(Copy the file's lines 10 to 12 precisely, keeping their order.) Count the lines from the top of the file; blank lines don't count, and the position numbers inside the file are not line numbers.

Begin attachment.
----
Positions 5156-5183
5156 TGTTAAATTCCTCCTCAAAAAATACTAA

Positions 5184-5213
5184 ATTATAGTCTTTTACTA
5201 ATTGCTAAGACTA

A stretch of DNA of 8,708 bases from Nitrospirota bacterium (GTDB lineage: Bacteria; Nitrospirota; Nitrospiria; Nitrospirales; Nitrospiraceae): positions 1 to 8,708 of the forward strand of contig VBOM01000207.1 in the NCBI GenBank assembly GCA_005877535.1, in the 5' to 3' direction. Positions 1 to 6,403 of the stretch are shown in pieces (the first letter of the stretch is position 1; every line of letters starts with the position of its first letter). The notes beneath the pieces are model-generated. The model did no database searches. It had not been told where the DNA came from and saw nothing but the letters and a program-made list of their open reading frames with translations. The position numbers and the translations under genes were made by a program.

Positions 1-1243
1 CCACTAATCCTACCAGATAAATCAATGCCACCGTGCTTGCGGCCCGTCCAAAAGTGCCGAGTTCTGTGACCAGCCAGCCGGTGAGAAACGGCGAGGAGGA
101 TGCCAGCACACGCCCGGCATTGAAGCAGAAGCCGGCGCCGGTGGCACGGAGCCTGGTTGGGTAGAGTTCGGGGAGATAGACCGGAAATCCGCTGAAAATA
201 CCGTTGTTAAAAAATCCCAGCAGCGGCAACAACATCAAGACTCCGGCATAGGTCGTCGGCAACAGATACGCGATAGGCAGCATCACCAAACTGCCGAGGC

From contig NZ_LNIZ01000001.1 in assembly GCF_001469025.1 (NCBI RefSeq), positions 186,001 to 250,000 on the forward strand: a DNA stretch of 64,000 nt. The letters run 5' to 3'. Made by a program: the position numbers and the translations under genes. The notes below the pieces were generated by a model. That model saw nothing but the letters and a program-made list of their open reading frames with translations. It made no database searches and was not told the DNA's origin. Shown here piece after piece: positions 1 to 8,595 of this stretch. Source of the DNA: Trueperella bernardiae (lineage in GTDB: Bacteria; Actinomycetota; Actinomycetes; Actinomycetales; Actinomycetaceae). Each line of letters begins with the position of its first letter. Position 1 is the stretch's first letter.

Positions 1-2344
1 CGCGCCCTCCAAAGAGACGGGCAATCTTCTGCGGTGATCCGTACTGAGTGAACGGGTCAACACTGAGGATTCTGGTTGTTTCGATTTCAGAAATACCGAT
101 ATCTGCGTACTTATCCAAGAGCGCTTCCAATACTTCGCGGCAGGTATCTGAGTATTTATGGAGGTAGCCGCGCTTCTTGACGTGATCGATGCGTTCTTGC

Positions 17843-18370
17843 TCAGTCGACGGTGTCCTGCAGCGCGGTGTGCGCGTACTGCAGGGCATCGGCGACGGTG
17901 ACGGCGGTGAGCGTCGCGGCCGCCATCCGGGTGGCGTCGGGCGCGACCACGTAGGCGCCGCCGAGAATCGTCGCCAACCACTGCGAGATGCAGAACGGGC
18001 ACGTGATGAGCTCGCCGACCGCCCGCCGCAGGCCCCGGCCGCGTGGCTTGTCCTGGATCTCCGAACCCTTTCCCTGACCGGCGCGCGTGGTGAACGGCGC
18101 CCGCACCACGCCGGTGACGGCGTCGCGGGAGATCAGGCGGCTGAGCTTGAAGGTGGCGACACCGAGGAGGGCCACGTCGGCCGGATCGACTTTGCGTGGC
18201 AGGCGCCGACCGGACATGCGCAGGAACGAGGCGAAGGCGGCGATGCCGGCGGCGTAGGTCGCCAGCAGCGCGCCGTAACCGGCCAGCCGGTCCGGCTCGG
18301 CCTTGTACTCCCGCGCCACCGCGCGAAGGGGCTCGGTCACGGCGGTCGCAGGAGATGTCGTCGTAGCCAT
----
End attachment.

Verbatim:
201 CCGTTGTTAAAAAATCCCAGCAGCGGCAACAACATCAAGACTCCGGCATAGGTCGTCGGCAACAGATACGCGATAGGCAGCATCACCAAACTGCCGAGGC

From contig NZ_LNIZ01000001.1 in assembly GCF_001469025.1 (NCBI RefSeq), positions 186,001 to 250,000 on the forward strand: a DNA stretch of 64,000 nt. The letters run 5' to 3'. Made by a program: the position numbers and the translations under genes. The notes below the pieces were generated by a model. That model saw nothing but the letters and a program-made list of their open reading frames with translations. It made no database searches and was not told the DNA's origin. Shown here piece after piece: positions 1 to 8,595 of this stretch. Source of the DNA: Trueperella bernardiae (lineage in GTDB: Bacteria; Actinomycetota; Actinomycetes; Actinomycetales; Actinomycetaceae). Each line of letters begins with the position of its first letter. Position 1 is the stretch's first letter.

Positions 1-2344